Experts ponder pine beetles’ deadly toll
VAIL – One day, 10 or 20 years from now, the front face of Vail Mountain may look more like the back bowls. Some foresters and timber experts are ‘fessing up to the drastic but real possibility that Vail Mountain will begin balding over the next few decades. “There’s potential for large, bald mountains,” said Cal Wettstein, district ranger in Eagle County for the U.S. Forest Service. “There’s a lot of diversity there now. But, we’ve got the aspen clones, so it’s broken up to some extent.”The back bowls are the result of fires, but (fire) is what we’re going to try to get ahead of in the next few years.”Fire or not, the lodgepole pines infested with pine beetles are going to die, and when they die, somehow they will come down. Wettstein estimated more than 90 percent of lodgepole pines may be teeming with the bug in some areas. The lingering questions are when will they die? And while the beetles started the job, what will finally destroy the trees? Finally, what, if anything, can be done about it?
As the pine beetles ravage the trees, several things may happen, experts said. When trees die, they begin to rot at the stump. Some may rot away until they fall over. Others, weakened by infestation, will be blown down when high winds whip though the valley. The most-dreaded scenario for many is that fire will clear the land. “Either you’re going to have a fire, or they’re all going to all be laying there,” said Mark Morgan, a forest management contractor and owner of Morgan Timber Products. “Either way, you’re going to have a dramatic change in the landscape. It’s the inevitability of it all at this point.”Hope for a cold winterBill Carlson, the environmental health officer and planner for the town of Vail, agreed Morgan’s predictions may come true, but said it will more likely take about 20 years until the lodgepole pines are weak enough to fall over. “You’re going to have them standing there; they’re just not going to be alive,” Carlson said. “I guess time will tell.”Vail Mountain spokeswoman Jen Brown said Vail Resorts representatives “do not anticipate that based upon the research, the front side of Vail Mountain will look like the Back Bowls in 10 years’ time.”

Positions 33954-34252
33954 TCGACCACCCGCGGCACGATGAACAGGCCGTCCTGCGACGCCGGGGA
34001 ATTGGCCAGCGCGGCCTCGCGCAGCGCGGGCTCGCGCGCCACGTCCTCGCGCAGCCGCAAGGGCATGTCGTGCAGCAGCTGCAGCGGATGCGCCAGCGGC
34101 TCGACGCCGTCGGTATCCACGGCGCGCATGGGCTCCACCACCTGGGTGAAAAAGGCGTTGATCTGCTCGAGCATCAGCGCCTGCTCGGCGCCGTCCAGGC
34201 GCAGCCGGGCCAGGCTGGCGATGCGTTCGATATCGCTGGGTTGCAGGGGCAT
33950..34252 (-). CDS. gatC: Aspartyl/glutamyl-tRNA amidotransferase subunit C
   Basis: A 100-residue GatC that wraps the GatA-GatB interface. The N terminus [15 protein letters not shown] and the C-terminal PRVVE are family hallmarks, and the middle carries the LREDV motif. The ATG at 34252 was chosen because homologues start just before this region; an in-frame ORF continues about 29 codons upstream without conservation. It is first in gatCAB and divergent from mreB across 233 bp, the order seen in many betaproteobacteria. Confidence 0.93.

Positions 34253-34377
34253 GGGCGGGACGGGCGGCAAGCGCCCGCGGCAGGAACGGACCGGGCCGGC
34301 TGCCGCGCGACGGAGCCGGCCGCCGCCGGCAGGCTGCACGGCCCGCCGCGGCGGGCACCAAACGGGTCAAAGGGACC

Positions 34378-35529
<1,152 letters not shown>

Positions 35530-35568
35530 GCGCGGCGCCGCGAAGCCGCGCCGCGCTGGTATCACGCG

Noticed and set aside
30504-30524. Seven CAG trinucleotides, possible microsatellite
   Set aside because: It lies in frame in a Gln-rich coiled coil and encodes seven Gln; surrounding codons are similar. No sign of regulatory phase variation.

Although Morgan contended it’s too late to stop the infestation, he, like others, said an extremely cold winter could slow the spread of the insects.”I never say never,” he said. “It’s not a good life-insurance policy, but it’s possible. Realistically, you should be planning for how you want to deal with the dramatic change that’s going to come to your landscape.”The least amount of action would allow Mother Nature to take its course, accepting whatever she decided to dish out – not the ideal plan for those who fear their property may go up in smoke if a fire breaks out. Spruce and fir to the rescueA bare, fire-ravaged landscape would be more than simply unappealing to a valley that relies so heavily on its scenery to attract tourists. Without trees to hold the earth in place, soils may erode into rivers and streams, Morgan said. For Wettstein, mitigation efforts already underway are the only solution. “We need to remove the dead trees where we can reach them and where it’s feasible,” he said. “There’s going to be a lot of things happening in the next few years to remove the pine beetle.”
Wettstein offered some hope, saying even though the lodgepole pine trees are coming down, spruce and fir trees will eventually fill in the bare patches. While some experts fear the beetles may eat themselves out of house and home, leaving only the smallest and youngest lodgepole pines to carry on, Carl Spaulding, president of the Colorado Timber Industry Association, said this is unlikely.”You are still going to have some trees there,” he said. “The beetles won’t take all of them, so there will be some left – if they all don’t burn.”Staff Writer Nicole Frey can be reached at 949-0555, ext. 454, or email@example.com. Vail, Colorado